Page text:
The cub of America’s famous female grizzly bear named No. 399 was killed by a car. Deby Dixon, a wildlife photographer who recently wrote for Animalia about orphaned bison in Yellowstone, said she set out Monday morning to the spot on Pilgrim Creek Road where 399 can often be found.
Dixon hoped to take photos of the grizzly bear, but instead, she said, she happened upon what looked like an accident scene: The road was coned off, she said, and members of the park’s volunteer Wildlife Brigade, which manages the roadside “wildlife jams” that occur when too many tourists stop to gawk at the animals, told her that the cub had become the victim of a hit-and-run.
“The death of this cub is especially tragic since Grizzly 399 is nearing the end of her reproductive life,” Wyoming Wildlife Advocates wrote on its Facebook page. “399’s cub, known as Snowy or Spirit by the bear watchers of Grand Teton, was adored for its antics and notably white face and will be sorely missed.”
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In a statement released later on Monday, the park said that the cub was one of two bears killed Sunday by drivers who did not report the collisions. An adult female black bear was fatally struck on the same road a few hours before 399’s cub, bringing the total number of Grand Teton animals killed by cars this year to 37, the park said.
Vehicles have become a growing danger to wildlife for grizzly bears in other parks as well, according to roadkill records released by Public Employees for Environmental Responsibility in 2013.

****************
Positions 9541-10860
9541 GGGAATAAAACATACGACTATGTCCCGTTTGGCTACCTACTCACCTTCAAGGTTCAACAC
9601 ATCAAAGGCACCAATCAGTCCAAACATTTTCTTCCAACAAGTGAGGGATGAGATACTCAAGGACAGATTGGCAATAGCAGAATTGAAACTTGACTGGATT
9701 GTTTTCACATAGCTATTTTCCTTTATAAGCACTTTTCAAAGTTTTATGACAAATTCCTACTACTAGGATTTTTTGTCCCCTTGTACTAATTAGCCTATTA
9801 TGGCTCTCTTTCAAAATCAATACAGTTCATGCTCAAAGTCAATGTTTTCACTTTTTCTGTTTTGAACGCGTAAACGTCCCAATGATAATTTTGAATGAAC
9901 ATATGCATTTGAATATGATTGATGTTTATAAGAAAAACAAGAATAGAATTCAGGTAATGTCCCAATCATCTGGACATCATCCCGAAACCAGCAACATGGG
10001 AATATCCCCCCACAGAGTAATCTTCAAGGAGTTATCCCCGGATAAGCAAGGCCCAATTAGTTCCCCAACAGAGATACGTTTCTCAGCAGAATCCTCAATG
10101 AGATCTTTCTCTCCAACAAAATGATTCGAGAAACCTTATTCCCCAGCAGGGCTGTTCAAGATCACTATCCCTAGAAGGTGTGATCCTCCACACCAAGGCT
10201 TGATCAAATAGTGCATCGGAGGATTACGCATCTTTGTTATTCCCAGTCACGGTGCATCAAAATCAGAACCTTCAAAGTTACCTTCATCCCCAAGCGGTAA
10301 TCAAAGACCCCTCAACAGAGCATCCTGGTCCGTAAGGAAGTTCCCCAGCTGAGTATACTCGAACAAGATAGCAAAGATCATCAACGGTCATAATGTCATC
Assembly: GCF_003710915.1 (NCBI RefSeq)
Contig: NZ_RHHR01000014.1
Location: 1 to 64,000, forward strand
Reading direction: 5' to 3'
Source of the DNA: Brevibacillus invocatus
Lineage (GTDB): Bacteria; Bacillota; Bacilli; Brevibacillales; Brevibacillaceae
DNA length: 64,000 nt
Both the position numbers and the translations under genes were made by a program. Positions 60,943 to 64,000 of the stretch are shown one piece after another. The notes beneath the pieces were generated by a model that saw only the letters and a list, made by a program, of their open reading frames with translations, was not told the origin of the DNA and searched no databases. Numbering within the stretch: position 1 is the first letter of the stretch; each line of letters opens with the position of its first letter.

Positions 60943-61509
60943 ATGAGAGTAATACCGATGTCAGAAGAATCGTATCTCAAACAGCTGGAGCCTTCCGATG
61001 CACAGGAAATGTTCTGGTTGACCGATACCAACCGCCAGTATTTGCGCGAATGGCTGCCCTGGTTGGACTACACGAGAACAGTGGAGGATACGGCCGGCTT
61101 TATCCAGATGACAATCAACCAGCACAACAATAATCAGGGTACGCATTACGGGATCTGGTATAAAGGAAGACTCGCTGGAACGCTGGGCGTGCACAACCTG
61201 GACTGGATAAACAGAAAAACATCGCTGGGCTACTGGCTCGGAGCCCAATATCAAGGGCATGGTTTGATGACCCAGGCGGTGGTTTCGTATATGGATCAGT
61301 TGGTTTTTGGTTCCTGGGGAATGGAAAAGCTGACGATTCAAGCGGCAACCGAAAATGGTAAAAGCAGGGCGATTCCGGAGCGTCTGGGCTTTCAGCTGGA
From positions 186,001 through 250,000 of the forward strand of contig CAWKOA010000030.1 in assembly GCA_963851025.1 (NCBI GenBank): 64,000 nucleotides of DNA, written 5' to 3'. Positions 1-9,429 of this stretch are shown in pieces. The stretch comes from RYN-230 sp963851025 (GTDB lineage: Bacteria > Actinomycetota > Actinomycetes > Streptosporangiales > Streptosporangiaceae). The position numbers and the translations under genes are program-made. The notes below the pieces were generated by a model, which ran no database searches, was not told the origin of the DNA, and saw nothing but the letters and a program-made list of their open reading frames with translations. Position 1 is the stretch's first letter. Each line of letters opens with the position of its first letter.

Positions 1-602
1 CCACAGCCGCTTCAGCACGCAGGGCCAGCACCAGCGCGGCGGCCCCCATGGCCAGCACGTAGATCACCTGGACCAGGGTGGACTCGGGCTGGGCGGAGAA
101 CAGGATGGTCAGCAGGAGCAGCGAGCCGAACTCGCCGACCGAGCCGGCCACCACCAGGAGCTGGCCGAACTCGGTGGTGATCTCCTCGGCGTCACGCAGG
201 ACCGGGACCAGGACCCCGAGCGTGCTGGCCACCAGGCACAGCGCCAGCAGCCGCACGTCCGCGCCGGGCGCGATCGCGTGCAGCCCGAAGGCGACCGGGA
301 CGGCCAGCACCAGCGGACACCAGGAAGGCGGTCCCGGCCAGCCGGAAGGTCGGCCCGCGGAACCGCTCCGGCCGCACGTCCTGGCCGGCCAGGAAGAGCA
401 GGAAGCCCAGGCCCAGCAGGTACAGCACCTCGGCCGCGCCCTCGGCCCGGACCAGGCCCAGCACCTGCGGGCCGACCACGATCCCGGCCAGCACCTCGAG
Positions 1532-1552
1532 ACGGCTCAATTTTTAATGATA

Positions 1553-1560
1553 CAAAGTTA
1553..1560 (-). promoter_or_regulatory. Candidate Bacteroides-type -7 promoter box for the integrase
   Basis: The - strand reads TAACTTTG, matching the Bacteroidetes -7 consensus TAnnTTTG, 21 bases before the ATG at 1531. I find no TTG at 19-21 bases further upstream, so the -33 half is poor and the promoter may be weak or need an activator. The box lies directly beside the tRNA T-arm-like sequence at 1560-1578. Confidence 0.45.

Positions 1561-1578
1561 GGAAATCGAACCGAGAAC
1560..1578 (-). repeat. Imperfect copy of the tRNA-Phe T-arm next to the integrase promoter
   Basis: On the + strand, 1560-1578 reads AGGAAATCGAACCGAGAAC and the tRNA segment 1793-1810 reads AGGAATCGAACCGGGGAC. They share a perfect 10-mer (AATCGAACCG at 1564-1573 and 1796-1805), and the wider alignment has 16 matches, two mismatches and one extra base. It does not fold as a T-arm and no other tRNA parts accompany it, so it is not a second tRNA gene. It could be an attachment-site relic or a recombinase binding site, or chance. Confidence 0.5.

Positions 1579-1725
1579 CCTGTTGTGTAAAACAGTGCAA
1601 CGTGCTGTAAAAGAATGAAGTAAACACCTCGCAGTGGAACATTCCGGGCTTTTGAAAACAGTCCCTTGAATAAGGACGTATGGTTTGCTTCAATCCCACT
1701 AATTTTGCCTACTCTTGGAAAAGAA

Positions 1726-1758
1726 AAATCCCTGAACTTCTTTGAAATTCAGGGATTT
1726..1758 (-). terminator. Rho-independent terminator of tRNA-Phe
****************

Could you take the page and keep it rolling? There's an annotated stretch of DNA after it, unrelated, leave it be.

“These unfortunate incidents are an important reminder for all of us to slow down and be vigilant when we travel through the park,” said Superintendent David Vela. “Especially with the traffic levels that we are seeing during this busy season, it’s important to obey posted speed limits, maintain a safe following distance behind other vehicles, and be especially watchful around dawn and dusk when wildlife are more active.”
Grizzly bear 399, Dixon said she was told, had dragged Snowy’s carcass to the side of the road. The park said its biologists found the carcass of the cub, which weighed between 40 and 50 pounds, about 40 yards from the road. They removed the body, which the park said will be “preserved and used for educational purposes.”
Grizzly 399 rocketed to fame in 2006 when she was first spotted by the roadside, probably because it seemed safer than deeper in the wilderness, where male bears sometimes kill cubs. She was known for being particularly fertile, often giving birth to triplets.
Even in Grand Teton, though, life’s no picnic for baby grizzly bears. Thomas D. Mangelsen, who spent two years photographing 399 and her progeny for his book “Grizzlies of Pilgrim Creek,” told National Geographic last month that more than half of her cubs or descendants had already perished — felled by other bears, or by run-ins with people.